A interesting sideline is Amtrak decided to keep the Texas Eagle over the Texas Chief/Lone Star because the Eagle stopped in St Louis even though the Texas Chief/Lone Star had better ridership,
There are other examples of this sort of thinking by Amtrak. A prime example would be keeping the South Wind versus the City of Miami. The City of Miami had far better ridership, and in fact in the last couple years before Amtrak, the South Wind was no longer even through, running combined with the Pan American over the L&N, but, but between Chicago and Jacksonville there were more centers of population along the South Wind route, Indianapolis , Louisville, Nashville, Birmingham, Montgomery, with the only major city on the City of Miami route Birmingham, unless you want to count Jackson TN and Albany GA, neither exactly metropolises. It seemed they had more of a connect the dots than follow good existing ridership philosophy. Unfortunately for either, both ICRR and L&N/SCL seemed to be operating at that time on a who can have the worst track contest?
 
I guess with the politics surrounding the early days of Amtrak they were trying to please as many people as possible, including trying to serve as many states as possible even if the service was only symbolic e.g. Sandpoint Idaho.
 
I guess with the politics surrounding the early days of Amtrak they were trying to please as many people as possible, including trying to serve as many states as possible even if the service was only symbolic e.g. Sandpoint Idaho.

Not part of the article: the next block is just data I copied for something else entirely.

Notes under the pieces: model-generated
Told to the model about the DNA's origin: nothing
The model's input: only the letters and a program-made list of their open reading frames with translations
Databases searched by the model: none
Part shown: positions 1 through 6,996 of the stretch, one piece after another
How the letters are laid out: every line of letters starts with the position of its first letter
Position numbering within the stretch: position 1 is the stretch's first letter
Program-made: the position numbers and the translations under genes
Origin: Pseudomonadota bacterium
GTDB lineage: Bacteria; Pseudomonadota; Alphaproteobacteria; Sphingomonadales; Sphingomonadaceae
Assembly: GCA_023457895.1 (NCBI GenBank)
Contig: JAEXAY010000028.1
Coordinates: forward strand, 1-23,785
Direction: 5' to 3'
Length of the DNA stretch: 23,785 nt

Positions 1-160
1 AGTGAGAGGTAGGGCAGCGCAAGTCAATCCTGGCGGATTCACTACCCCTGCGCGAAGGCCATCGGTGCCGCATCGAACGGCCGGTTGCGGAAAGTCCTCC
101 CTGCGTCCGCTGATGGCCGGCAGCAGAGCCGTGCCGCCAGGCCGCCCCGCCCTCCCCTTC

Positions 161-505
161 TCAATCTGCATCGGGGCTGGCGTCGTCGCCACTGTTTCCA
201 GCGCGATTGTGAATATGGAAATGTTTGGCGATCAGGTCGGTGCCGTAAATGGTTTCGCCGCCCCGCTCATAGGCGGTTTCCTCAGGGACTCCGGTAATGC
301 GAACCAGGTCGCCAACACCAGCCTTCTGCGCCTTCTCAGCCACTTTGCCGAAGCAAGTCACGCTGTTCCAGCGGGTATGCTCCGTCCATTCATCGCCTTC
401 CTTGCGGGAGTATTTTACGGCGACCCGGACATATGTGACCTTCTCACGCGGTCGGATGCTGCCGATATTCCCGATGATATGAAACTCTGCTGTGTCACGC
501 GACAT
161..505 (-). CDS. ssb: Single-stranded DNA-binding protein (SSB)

Sandpoint may not be the best example of that, as the primary reason it was served was simple railroad geography…the trains had to go through there anyway on their way.

A better example might be the Parkersburg, WV train😉
 
I guess with the politics surrounding the early days of Amtrak they were trying to please as many people as possible, including trying to serve as many states as possible even if the service was only symbolic e.g. Sandpoint Idaho.
Some examples in Texas are Mineola, McGregor, San Marcos,(Del Rio and Sanderson, although one would have to be included as an emergency Crew change spot since the Long Distances and Freight traffic in West Texas put the T&E Hours Law into play)
 
Didn't the Texas Eagle vs Lone Star decision have to do not with Amtrak but with Oregon Congressman Bob Duncan's Regional Balance provision that he put into the Amtrak law. As I remember, he did it save the Pioneer over the North Coast Hiawatha back in 1979? He reportedly felt angry and politically betrayed over the compromise between the Carter Administration and Congress that prevented even more Amtrak cuts.
 
Didn't the Texas Eagle vs Lone Star decision have to do not with Amtrak but with Oregon Congressman Bob Duncan's Regional Balance provision that he put into the Amtrak law. As I remember, he did it save the Pioneer over the North Coast Hiawatha back in 1979? He reportedly felt angry and politically betrayed over the compromise between the Carter Administration and Congress that prevented even more Amtrak cuts.
As always, Politics was heavily involved in Amtrak decisions, but this was especially bad for Texas as Arkansas and Missouri Politicians had more clout @ the time, hence the Texas Eagle route was chosen rather than the Lone Star Route.

Later Texas Republican Senator Kay Bailey Hutchison would " Save" the Eagle when the Clinton Administration forced major cuts on Amtrak.
 
Back
Top